List Item: Watch all of the “1001 Movies You Must See Before You Die”
Progress: 741/1007Title: Les Parapluies de Cherbourg (The Umbrellas of Cherbourg)
Director: Jacques Demy
And so I have now completed Jacques Demy’s loose romantic trilogy with the most acclaimed of the bunch… that is also technically the middle film. This is not a typical trilogy as there is no continuing story line, just recurring cast members and an overall similar feel. The one thread of continuity is the reappearance of the character of Roland Cassard from Lola, but that’s in the same ballpark as Jacques Tati playing Monsieur Hulot in a number of his films.
Where the final film in the trilogy was a traditional musical, The Umbrellas of Cherbourg is more like an opera in that literally every piece of dialogue is sung. There’s a nice signposting of this in the beginning of the film with the two leads going to see Carmen on a date. The whole ‘singing everything in a film’ is a bit unnerving when you aren’t ready for it, but once I got into it I was SO in.
When you watch a film like this you cannot help but wonder how people can be so attractive. Not only is Guy (played by Nino Castelnuovo) an absolute stud-muffin, but then you have Catherine Deneuve. Then there is Catherine Deneuve. Not only is she absolutely stunning to look at (even if the line about her not wearing make-up is absolute crap), but she shows so much of her range as an actress in these 90 minutes. It’s little wonder that this is the film that launched her career outside of France.
The film itself really does flash by in an instant and by the time it ends you have been through a lot of emotions and seen a lot of choices. The ending itself really reminded me of how they ended La La Land – which makes sense as both films (and Les Demoiselles de Rochefort) share a lot stylistically.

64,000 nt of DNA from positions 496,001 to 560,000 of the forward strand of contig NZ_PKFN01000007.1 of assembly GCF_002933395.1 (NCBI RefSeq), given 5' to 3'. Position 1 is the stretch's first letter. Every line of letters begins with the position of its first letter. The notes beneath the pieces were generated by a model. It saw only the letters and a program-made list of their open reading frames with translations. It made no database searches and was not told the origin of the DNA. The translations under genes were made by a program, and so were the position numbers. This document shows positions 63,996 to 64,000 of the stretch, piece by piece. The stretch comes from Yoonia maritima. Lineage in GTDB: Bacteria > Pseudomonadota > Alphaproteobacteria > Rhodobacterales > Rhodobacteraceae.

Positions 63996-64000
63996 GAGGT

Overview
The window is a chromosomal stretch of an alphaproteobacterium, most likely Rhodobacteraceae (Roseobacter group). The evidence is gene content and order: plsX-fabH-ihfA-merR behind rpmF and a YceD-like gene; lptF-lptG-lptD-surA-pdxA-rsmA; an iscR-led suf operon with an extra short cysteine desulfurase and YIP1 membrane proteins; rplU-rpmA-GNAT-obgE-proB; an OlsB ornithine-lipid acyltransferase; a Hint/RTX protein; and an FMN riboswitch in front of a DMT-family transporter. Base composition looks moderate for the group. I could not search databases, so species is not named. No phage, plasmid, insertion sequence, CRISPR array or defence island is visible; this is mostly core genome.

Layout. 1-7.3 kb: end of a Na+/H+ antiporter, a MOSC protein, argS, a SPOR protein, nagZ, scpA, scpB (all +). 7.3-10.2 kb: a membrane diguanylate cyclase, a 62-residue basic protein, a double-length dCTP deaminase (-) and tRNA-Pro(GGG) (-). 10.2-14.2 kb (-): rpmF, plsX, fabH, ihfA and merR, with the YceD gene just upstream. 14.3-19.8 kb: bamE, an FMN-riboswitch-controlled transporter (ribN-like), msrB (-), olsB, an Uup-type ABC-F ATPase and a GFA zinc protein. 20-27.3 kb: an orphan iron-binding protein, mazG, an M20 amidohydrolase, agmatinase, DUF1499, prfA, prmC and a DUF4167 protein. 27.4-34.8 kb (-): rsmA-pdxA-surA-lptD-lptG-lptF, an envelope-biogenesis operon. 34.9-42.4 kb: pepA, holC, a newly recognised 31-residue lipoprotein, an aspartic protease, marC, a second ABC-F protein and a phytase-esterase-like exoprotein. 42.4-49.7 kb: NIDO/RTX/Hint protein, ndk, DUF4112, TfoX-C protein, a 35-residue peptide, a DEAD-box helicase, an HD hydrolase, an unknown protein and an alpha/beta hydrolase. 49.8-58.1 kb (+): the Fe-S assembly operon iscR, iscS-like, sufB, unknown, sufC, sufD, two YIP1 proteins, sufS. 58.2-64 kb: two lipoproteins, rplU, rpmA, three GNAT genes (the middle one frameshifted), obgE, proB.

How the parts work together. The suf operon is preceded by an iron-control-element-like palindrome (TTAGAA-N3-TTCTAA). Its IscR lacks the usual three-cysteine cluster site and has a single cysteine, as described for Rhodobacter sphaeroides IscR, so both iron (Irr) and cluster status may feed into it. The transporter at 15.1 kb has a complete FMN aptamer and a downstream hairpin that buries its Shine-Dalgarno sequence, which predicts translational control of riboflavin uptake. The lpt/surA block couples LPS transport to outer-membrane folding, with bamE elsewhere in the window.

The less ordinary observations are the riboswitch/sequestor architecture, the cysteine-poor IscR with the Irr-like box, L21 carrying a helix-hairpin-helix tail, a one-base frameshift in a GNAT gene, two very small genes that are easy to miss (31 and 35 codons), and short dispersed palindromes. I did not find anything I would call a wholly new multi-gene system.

Now, since this is a Jacques Demy musical with Catherine Deneuve as the star, it’s difficult to not make points of comparison between this and Les Demoiselles de Rochefort. They are both excellent films and true exemplars of the musical genre, but I think there are some places where they outperform each other.
For example, since every word is sung, I feel like there isn’t a single song in The Umbrellas of Cherbourg that can outdo ‘Chanson des Jumelles’ in terms of catchiness. Similarly there are no big song or dance sequences, which is something that I did miss considering all the visuals that could have been done using the props from the umbrella shop. On the other hand, the story line in The Umbrellas of Cherbourg is a better one and visually the use of the highly saturated colours works so well, and maybe a bit better than Les Demoiselles de Rochefort’s pastels.
Films like this and An Autumn Afternoon have really made me feel glad that I’ve decided to focus on the 1960s and 1970s for a bit. It’s helping me to re-evaluate these decades for the better… I just hope this feeling of goodwill won’t be premature.